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How to find a sequence having the following properties:

$\dfrac{A_n}{B_n} \to 0$, but $\dfrac{\log(A_n)}{\log(B_n)} \to 1$ as $n \to \infty$.

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Sanch, I see that this is your first question. So I wanted to let you know a few things about MathSE. We like to know the sources of questions - if it's homework, add the [homework] tag. People will still help, so don't worry. We also like to know what you've tried on a problem. These sort of pleasantries usually result in more and better answers. –  mixedmath Sep 3 '11 at 19:17
    
@mixedmath , Thanks a lot for your advise. I will keep this in mind :) –  Sanch Sep 3 '11 at 20:02
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For $n \ge 2$, let $a_n=n$, and $b_n=n \log n$. –  André Nicolas Sep 3 '11 at 20:14

2 Answers 2

up vote 4 down vote accepted

Let $A_n = \exp n^2$, $B_n = \exp (n^2 + n)$.

$$ A_n /B_n = \exp (-n) \to 0 $$

while

$$ \ln A_n / \ln B_n = n^2 / (n^2 + n) = 1 / (1 + n^{-1}) \to 1$$


Here's how I arrived at the example, the conditions you wrote down requires that

$$ \log_{B_n} A_n = 1 - \epsilon(n) $$

where $\epsilon(n) \to 0$. So we write $A_n = (B_n)^{1-\epsilon(n)}$, and realise that the first condition on $A_n/B_n$ requires that $B_n^{-\epsilon(n)} \to 0$, or $\exp (-\epsilon(n) \ln B_n) \to 0$. This means that $\epsilon(n) \ln B_n$ must diverge to infinity, which would be the case if $\ln B_n = \epsilon(n)^{-1 - \delta}$ for any $\delta > 0$.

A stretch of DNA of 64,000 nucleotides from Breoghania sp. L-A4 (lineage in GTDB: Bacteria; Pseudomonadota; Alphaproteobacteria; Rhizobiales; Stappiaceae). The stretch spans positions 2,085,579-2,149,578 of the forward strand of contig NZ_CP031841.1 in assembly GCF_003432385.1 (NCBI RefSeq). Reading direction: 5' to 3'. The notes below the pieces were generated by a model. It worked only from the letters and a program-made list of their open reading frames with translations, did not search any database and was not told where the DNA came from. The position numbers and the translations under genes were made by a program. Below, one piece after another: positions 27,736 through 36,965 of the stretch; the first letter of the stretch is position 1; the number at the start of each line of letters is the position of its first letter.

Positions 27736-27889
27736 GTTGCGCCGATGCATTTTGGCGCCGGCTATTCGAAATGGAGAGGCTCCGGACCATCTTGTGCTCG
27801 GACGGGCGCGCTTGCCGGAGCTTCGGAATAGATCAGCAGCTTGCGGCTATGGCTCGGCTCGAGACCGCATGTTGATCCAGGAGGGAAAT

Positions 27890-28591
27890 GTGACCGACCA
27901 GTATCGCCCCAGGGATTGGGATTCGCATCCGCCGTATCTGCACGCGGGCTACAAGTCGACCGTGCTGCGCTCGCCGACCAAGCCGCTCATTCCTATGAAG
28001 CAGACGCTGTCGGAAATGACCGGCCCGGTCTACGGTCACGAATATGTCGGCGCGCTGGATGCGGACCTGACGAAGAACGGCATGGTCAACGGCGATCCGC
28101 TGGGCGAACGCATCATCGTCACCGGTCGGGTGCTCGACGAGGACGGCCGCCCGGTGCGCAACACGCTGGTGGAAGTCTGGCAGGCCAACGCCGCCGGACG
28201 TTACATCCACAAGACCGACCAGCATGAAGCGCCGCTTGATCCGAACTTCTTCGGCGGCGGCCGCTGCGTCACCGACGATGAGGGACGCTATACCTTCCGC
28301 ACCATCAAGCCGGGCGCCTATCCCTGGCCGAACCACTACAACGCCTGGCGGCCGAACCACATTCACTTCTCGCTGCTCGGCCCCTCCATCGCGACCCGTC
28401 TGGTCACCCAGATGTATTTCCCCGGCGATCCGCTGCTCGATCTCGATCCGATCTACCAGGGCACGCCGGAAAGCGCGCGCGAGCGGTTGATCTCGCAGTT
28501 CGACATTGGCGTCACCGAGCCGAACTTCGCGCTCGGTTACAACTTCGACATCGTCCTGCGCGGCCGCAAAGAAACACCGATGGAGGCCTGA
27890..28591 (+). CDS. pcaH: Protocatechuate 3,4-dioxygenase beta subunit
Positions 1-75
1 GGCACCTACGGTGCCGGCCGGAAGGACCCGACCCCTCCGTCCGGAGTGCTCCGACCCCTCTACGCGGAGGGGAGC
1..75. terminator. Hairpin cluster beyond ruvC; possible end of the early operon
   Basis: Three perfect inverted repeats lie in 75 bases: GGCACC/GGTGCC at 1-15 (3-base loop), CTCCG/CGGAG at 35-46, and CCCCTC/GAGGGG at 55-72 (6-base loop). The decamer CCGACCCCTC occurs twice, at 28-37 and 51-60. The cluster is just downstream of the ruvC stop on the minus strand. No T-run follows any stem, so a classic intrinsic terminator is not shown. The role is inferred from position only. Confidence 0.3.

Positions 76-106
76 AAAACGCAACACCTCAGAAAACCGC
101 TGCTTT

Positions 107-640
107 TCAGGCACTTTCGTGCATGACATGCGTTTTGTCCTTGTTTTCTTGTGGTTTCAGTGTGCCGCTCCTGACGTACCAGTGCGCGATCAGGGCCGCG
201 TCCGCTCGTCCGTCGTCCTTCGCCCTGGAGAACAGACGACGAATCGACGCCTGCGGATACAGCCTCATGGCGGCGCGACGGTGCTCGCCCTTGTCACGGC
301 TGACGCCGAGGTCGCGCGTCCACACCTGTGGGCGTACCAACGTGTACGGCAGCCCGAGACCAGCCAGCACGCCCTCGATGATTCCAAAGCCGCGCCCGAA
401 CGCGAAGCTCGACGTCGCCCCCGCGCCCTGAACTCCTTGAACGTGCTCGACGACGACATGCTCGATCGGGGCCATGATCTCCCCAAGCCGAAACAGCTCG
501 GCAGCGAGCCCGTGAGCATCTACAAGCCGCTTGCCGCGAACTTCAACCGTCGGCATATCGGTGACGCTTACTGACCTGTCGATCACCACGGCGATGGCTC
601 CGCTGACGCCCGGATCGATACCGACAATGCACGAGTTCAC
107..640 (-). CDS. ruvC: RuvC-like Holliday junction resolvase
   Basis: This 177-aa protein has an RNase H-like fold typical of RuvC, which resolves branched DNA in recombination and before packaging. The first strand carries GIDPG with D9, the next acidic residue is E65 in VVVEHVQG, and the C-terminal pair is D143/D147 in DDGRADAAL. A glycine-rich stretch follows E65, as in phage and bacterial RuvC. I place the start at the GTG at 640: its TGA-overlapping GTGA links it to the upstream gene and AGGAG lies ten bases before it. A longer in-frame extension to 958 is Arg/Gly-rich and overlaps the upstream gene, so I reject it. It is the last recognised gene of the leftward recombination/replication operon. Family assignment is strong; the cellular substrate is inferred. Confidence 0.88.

So if we take any positive function $\epsilon(n)$ with the property that $\lim_{n\to \infty} \epsilon(n) = 0$, and any $\delta > 0$, the sequences

$$ B_n = \exp ( \epsilon(n)^{-1 - \delta} ) $$

and

$$ A_n = B_n^{1 - \epsilon(n)} = \exp ( \epsilon(n)^{-1 - \delta} - \epsilon(n)^{-\delta} ) $$

would satisfy the requirement. The example I wrote down is, morally speaking, for the case $\delta = 1$, $\epsilon(n) = n^{-1}$.

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Thanks a lot for your help :) –  Sanch Sep 3 '11 at 20:23

Well, if $a_i = 2^n$ and $b_i = 3^n$, then $\dfrac{\log a_i}{\log b_i} = \dfrac{2}{3}$. Does that give you the inspiration to come up with such a sequence?

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I had tried this. But couldn't come up with the proper answer. –  Sanch Sep 3 '11 at 20:24

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